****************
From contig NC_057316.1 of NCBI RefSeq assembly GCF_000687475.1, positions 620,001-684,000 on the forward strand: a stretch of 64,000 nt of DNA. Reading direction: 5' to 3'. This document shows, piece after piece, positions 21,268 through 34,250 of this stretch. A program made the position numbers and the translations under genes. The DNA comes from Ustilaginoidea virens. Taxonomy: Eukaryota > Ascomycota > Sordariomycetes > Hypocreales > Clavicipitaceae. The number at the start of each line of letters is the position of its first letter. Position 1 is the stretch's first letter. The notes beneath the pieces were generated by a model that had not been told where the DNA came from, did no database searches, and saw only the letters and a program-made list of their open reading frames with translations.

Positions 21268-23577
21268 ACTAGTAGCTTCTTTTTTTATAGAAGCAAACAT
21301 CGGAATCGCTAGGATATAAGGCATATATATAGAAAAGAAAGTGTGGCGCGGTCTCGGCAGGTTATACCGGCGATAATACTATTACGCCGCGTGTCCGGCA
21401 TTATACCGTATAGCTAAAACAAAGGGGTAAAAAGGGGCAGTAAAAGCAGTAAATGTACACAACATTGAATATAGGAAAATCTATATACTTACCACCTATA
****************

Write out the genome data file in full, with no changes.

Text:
From contig NC_057316.1 of NCBI RefSeq assembly GCF_000687475.1, positions 620,001-684,000 on the forward strand: a stretch of 64,000 nt of DNA. Reading direction: 5' to 3'. This document shows, piece after piece, positions 21,268 through 34,250 of this stretch. A program made the position numbers and the translations under genes. The DNA comes from Ustilaginoidea virens. Taxonomy: Eukaryota > Ascomycota > Sordariomycetes > Hypocreales > Clavicipitaceae. The number at the start of each line of letters is the position of its first letter. Position 1 is the stretch's first letter. The notes beneath the pieces were generated by a model that had not been told where the DNA came from, did no database searches, and saw only the letters and a program-made list of their open reading frames with translations.

Positions 21268-23577
21268 ACTAGTAGCTTCTTTTTTTATAGAAGCAAACAT
21301 CGGAATCGCTAGGATATAAGGCATATATATAGAAAAGAAAGTGTGGCGCGGTCTCGGCAGGTTATACCGGCGATAATACTATTACGCCGCGTGTCCGGCA
21401 TTATACCGTATAGCTAAAACAAAGGGGTAAAAAGGGGCAGTAAAAGCAGTAAATGTACACAACATTGAATATAGGAAAATCTATATACTTACCACCTATA